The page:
Most People Can’t Identify Symptoms of Common Mental Health Conditions
A new study shows that most of the UK have a general awareness of mental health, but fall short on identifying symptoms of common conditions
Most people in the UK can't identify symptoms of common mental health conditions, according to a new study, which found that this shortfall resulted in millions delaying treatment.
The study from Bupa and Mental Health First Aid England found that 60% of people in the UK are unable to identify symptoms of the most common mental health conditions: anxiety, post-traumatic stress disorder, depression, bipolar disorder, obsessive compulsive disorder and phobias.
On the other hand, general awareness of mental health issues has improved in more than half of the 2,000 people surveyed. Awareness of depression and anxiety are especially strong, with nine out of 10 people able to identify key symptoms of depression and more than half of people able to identify the most common signs of anxiety.
"It's reassuring to see that there is greater general awareness of mental health issues. However it's clear that many people would not recognise the symptoms of specific conditions," Pablo Vandenabeele, Clinical Director for Mental Health at Bupa UK said. "A better understanding of mental health conditions would help people to identify whether they or a loved one needs support more quickly, which can significantly improve outcomes."
The survey also uncovered where people say they are getting information on mental health. Nearly half of people said they know about mental health conditions because of friends and family with a condition; many others said they get their information on mental health from documentary TV programmes, and a small number of people noted they learn about mental health from celebrities’ experiences.
Bipolar is the most misunderstood mental health condition, with 86% of people unable to identify all of the most common symptoms such as feeling sad, lacking energy, and difficulty concentrating. Further symptoms include elevated mood and hyperactivity.
Obsessive compulsive disorder (OCD) and post-traumatic stress disorder (PTSD) are also commonly misunderstood by the majority of people, with many mistakenly believing that OCD is about 'liking things neat and tidy'.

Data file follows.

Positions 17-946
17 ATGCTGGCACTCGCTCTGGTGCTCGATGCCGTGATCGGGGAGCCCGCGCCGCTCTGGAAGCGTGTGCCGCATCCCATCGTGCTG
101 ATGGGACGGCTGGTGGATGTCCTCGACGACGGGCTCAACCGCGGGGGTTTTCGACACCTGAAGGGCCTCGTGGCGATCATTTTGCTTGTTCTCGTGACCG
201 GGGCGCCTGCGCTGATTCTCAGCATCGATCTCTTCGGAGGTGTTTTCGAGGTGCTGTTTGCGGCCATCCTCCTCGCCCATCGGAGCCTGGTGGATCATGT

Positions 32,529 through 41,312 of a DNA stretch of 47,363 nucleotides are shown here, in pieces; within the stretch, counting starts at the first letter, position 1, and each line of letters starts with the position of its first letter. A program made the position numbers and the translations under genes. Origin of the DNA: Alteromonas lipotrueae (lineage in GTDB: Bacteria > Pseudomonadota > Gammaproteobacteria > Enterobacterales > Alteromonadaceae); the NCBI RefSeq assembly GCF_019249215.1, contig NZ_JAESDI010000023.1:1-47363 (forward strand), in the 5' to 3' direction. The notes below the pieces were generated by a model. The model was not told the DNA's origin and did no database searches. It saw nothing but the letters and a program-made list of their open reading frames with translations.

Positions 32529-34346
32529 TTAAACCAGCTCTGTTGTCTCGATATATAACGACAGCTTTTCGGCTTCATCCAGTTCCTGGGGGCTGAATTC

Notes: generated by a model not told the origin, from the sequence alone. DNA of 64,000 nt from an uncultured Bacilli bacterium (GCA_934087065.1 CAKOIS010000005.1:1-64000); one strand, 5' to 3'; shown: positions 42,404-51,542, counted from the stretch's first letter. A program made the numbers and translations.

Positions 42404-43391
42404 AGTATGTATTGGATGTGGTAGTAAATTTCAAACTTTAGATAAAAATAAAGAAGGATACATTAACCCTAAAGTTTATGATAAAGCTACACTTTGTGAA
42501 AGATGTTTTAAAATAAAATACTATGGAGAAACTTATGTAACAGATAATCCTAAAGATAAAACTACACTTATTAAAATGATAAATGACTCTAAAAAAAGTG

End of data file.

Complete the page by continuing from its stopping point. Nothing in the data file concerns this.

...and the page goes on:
Commonly-held mental health misconceptions include:
- OCD is about 'liking things neat and tidy' (89%)
- PTSD involves being 'violent' (57%)
- Anxiety is 'being afraid to go outside' (54%)
- People with mental health conditions 'spend more time at home' (47%)
Symptoms of common mental health conditions:
Anxiety: Restlessness; a sense of dread; insomnia
Bipolar: Feeling sad, hopeless or irritable; lacking energy; difficulty concentrating or remembering
Depression: Continuous low mood or sadness; feeling hopeless or helpless; low self-esteem
OCD: Obsessive thoughts or urges; feelings of anxiety or distress; repetitive behaviours or thoughts
Phobias: Sweating; trembling; hot flushes or chills
PTSD: Flashbacks; nightmares; irritability
Fionuala Bonnar, Chief Operating Officer, Mental Health First Aid (MHFA) England, said, "To drive change, MHFA England is working to train one in ten of the population in Mental Health First Aid, which is evidenced to increase knowledge of common mental health issues, and confidence in offering support on a first aid basis."
"Our vision is to create a society where people are skilled to be able to look after their own and others' wellbeing, including developing a deeper understanding of the signs and symptoms of a range of mental health conditions. In doing so, we will help to bridge the gap in knowledge that Bupa's research has identified, and ensure more people are empowered to access the right help at the right time."